I finished reading Remote, so here's my opinionated and unqualified attempt at a review.
First let me say I couldn't have written anything as good. The book is a few days inside the head of Jimmy, an Edinburgh drug person and reformed librarian. This book has everything - drugs, politics, sex, terrorism, and drugs.
Jimmy copes with multiple life stresses using a succession of uppers, downers and outers. As a result, his state of mind fluctuates wildly - one minute he's chewing his own face on speed, the next he's ultra-calm in the face of death. Sometimes he's unconscious.
While the continual mood swings are no doubt an authentic portrayal of druggie life, they make it hard for the reader to empathize. Just when you think "poor guy, having all those psychos freaking him out" he swallows and smokes a new combo of drugs and feels completely calm, cold and in control.
Heartbroken because his girlfriend has left him, he's again hard to empathize with, because I have no idea what was good about her. Perhaps some physical description would have helped. Or if I were told that she runs a soup kitchen for orphans, I could see why she was lovable.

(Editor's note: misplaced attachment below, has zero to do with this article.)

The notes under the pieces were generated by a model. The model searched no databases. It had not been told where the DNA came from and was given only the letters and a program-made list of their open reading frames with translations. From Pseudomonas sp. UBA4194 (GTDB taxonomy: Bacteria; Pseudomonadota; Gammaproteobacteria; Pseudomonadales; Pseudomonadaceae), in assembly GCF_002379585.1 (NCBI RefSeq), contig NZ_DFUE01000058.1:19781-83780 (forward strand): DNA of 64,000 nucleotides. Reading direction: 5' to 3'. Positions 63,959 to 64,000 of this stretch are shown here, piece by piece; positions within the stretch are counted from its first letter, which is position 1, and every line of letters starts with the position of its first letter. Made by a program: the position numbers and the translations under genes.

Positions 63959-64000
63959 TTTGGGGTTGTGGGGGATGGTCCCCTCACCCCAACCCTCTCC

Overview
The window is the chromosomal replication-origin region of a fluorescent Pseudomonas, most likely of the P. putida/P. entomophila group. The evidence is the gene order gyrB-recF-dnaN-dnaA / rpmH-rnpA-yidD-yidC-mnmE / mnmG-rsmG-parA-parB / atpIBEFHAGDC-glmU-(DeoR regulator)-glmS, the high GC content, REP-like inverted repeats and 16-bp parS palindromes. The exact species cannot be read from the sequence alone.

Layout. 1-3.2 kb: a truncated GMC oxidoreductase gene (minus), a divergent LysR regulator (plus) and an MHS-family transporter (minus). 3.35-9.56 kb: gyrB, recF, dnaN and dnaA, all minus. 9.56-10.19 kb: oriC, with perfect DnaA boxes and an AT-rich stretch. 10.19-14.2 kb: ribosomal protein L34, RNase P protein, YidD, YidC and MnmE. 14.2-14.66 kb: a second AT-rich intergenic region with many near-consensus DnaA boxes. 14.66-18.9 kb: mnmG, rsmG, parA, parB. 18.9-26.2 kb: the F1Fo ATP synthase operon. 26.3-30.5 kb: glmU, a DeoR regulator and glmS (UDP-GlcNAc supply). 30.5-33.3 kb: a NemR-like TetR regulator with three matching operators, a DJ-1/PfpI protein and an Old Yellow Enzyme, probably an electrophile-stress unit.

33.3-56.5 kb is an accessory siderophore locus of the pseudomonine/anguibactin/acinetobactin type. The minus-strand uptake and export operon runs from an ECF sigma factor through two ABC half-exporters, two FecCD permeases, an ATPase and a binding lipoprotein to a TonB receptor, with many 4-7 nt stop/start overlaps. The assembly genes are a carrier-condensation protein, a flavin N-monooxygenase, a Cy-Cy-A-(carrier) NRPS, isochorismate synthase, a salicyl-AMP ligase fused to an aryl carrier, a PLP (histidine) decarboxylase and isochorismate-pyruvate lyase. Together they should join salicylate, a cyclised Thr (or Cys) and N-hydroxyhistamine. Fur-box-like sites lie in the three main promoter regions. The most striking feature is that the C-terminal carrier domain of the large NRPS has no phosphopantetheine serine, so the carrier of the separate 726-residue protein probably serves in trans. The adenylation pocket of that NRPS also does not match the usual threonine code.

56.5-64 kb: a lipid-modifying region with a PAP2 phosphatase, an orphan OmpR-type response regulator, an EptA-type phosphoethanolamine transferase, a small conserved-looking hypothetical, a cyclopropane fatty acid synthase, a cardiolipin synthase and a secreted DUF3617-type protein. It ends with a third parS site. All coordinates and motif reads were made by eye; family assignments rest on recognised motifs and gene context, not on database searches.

Perhaps partly through senility, I lost track of the multiple bombs, detonators and remote controls, though the basic idea of double, or perhaps triple, crossing is good.
Whenever the hero takes another drug, there's a full description of the rolling or snorting or whatever. Some of this repetition could be streamlined in the second edition.
Some of the things I liked include the way that Jimmy is completely on his own in a menacing world. I also liked the similarities to the TV series Ideal - the doorbell is forever ringing at the drug dealer's flat, and we never know who's going to ring next but we suspect it's not going to be good news. The moments of paranoia are gripping. And when Jimmy has to hide various incriminating items, it seems realistically risky and burdensome.
If I had written this book, I would be pleased with myself. But the guy who wrote Remote has written better stuff. This one won't be his Pulitzer winner.
- Posted from iPod